Compared to Goggomobils or Trabants, DKWs were pretty high-end cars – as were Saabs. Saab was a highly unconventional company, and their wares reflected who they were. They famously started out in the aircraft business, moving on to cars so as to keep their production facilities busy. That was not unique in itself (see BMW, Salmson or Bristol), but the car they ended up designing sure was. The Saab 92 (1949-57), with its transverse two-stroke 764cc twin driving the front wheels, had a distinct DKW flavour to it. But the rest of the car, from the suspension to the body and styling, were all quite unique.
In 1955, Saab launched the 93, which was a slightly modernized 92 with a new 748cc 3-cyl. – again a two-stroke not too dissimilar to the set-up that DKW and IFA used at the time. Whereas the 92 was only sold in its home market, the 93 and its wagon variant the 95, was the first Saab to conquer the world. And the world was slowly but solidly conquered, two strokes at a time.
The 93 gave way to the 96 in 1960, featuring a 841cc triple initially producing 38hp (up to 46hp by 1966), though the Sport / Monte-Carlo model had a triple-carb version of this engine giving out 52hp – an impressive amount of power for that displacement in the early ‘60s. Only Panhard were in that ball park in those days, though their twin was a four-stroker.
Actually, the similarity between the Panhards of that era, especially the chubby Dyna Z / PL17 (1954-65), and the Saab 96 is pretty striking. Both cars were designed to be genuinely aerodynamic and shared many features: FWD, 850cc engine producing about 50hp, 4-speed on the column, high degree of finish and, consequently, a rather high purchase price.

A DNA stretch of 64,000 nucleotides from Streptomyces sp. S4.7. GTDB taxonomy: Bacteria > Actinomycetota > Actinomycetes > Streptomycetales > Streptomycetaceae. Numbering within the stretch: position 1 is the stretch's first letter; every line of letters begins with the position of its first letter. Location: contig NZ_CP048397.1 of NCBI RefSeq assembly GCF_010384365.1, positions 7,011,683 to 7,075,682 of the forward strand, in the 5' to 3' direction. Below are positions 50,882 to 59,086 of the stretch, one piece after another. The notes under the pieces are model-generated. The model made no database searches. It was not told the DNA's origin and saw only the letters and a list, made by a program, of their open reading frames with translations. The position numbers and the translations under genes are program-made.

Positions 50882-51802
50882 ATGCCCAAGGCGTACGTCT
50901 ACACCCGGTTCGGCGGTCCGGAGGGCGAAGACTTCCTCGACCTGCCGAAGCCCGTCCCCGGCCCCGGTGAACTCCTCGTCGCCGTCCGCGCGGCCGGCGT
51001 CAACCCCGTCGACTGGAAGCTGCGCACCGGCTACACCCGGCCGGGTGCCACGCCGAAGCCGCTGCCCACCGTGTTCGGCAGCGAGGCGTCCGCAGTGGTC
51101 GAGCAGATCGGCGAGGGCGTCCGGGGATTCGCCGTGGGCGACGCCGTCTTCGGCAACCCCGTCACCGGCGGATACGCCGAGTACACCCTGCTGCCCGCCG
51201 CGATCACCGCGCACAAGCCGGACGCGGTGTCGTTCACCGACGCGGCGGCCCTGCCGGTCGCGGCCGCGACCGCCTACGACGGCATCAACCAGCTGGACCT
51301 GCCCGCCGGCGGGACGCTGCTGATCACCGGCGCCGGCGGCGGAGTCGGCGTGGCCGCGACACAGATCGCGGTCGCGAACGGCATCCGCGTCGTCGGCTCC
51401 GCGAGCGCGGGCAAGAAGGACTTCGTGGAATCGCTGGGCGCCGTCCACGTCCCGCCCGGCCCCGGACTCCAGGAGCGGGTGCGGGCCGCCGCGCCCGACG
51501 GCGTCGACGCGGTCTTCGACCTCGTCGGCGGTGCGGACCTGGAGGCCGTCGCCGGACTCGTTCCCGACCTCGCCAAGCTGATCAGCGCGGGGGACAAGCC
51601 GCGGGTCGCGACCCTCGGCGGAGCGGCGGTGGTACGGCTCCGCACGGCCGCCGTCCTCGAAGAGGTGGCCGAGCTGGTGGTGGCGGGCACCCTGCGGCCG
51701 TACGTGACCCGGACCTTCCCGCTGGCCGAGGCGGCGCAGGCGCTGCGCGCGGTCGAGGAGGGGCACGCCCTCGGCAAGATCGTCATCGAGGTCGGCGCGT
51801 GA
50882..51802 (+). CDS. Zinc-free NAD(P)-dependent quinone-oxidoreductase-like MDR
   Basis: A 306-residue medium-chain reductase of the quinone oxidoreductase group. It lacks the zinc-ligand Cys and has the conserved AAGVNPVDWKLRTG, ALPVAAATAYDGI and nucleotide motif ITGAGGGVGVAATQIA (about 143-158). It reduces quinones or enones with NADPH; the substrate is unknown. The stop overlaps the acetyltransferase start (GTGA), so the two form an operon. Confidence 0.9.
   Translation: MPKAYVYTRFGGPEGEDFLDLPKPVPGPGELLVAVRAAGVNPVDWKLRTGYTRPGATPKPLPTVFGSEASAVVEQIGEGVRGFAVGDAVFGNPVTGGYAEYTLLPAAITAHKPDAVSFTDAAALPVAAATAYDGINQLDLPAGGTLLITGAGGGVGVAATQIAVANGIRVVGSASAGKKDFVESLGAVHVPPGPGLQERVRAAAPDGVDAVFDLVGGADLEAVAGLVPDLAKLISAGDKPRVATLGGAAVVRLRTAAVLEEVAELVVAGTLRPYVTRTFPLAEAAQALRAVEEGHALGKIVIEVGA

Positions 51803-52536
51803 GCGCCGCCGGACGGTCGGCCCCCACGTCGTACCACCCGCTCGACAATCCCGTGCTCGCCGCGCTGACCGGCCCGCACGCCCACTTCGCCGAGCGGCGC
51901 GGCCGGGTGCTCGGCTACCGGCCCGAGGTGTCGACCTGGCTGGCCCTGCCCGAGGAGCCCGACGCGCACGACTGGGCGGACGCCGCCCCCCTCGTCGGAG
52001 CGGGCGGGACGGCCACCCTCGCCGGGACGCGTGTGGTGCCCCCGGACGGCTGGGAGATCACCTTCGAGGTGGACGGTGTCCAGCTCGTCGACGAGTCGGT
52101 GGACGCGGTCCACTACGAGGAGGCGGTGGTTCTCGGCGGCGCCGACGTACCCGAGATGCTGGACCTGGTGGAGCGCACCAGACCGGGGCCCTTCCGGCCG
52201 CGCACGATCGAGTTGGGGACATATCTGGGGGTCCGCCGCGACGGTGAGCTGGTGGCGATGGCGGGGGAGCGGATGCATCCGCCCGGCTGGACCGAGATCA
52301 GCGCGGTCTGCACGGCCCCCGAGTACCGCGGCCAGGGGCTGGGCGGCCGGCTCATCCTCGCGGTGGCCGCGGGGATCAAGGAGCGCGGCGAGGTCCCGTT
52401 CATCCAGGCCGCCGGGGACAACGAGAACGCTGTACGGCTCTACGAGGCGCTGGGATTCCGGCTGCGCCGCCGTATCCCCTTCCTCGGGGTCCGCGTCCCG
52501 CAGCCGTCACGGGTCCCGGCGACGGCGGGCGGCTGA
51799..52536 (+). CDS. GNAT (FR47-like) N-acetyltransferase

Another parallel between the two marques was that, by the early ‘60s, both the Panhard flat-twin and the Saab two-stroke triple, brilliant though they were, were clearly over the hill. But whereas Panhard basically snookered themselves into Citroën’s smothering embrace, starving the company’s car branch of all investment, Saab had a Quandt-like angel investor figure who could be persuaded to find a replacement engine.
Those all-powerful money men were the Wallenbergs, father and son – they were contacted by Saab engineers and overrode the veto that Saab CEO Tryggve Holm had imposed on four-stroke engines, leading to Holm’s departure in 1967. That same year, after many candidates were tried, Saab ended up selecting the 1.5 litre 65hp Ford V4 used In the FWD Taunus for their 96, 95 and 97 (Sonett II) models.
Saabs of any sort are pretty rare in Japan, though I’ve caught the odd 900 Turbo. Two-stroke Saabs were apparently imported here in minute quantities, back in the ‘60s. Our feature car is a RHD model, but I’m pretty sure it’s not a Japanese-spec one. The steering wheel placement is not indicative of much for imports here (LHD is usually seen as much more appealing, to show off the car’s foreign and unusual status), so that’s not a very compelling reason.
What is much more telling is the speedo, which is in mph and has kph equivalents painted over in what appears to be Tippex (a.k.a. whiteout, if you’re in the US). That should make it either a UK or Australian-spec car. And speaking of the steering wheel, that one is from a Monte-Carlo model, but the rest of the car is in base trim.
Not so base that it lacks refinement, though. Particular care seems to have been taken as to ventilation, with that edgy C-pillar vent. The aircraft influence is strong in this one.
The V4 gave the Saab 95/96 a new lease of life, prolonging the car’s production all the way to 1980. In parallel, the all-new Saab 99, using a Triumph engine, made its debut in 1967 and enabled Saab to remain independent for many years, escaping the fate that befell Panhard and DKW – against all odds.
And odd though they were, Saabs garnered a fanatic following throughout the world thanks to their quality and quirkiness, plus a soupçon of sporting cred and a hefty dollop of individuality. A potent combination, even with a quart of oil mixed in.
COAL: 1966 SAAB 96 – AM MISHPOCHAH CHAI, by DavidJoseph1